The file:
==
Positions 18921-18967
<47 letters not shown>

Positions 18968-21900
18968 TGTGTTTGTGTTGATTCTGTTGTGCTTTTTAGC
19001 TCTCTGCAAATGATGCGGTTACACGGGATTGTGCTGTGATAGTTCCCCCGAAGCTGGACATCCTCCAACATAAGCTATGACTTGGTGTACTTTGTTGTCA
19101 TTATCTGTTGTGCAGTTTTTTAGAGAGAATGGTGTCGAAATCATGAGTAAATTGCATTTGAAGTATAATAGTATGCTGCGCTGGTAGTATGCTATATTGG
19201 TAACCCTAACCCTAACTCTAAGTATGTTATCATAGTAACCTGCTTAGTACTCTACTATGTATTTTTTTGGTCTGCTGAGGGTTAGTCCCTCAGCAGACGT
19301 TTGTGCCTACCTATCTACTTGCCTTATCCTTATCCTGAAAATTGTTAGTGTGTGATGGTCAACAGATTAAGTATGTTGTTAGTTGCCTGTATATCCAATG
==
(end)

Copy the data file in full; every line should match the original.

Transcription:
Positions 18921-18967
<47 letters not shown>

Positions 18968-21900
18968 TGTGTTTGTGTTGATTCTGTTGTGCTTTTTAGC
19001 TCTCTGCAAATGATGCGGTTACACGGGATTGTGCTGTGATAGTTCCCCCGAAGCTGGACATCCTCCAACATAAGCTATGACTTGGTGTACTTTGTTGTCA
19101 TTATCTGTTGTGCAGTTTTTTAGAGAGAATGGTGTCGAAATCATGAGTAAATTGCATTTGAAGTATAATAGTATGCTGCGCTGGTAGTATGCTATATTGG
19201 TAACCCTAACCCTAACTCTAAGTATGTTATCATAGTAACCTGCTTAGTACTCTACTATGTATTTTTTTGGTCTGCTGAGGGTTAGTCCCTCAGCAGACGT
19301 TTGTGCCTACCTATCTACTTGCCTTATCCTTATCCTGAAAATTGTTAGTGTGTGATGGTCAACAGATTAAGTATGTTGTTAGTTGCCTGTATATCCAATG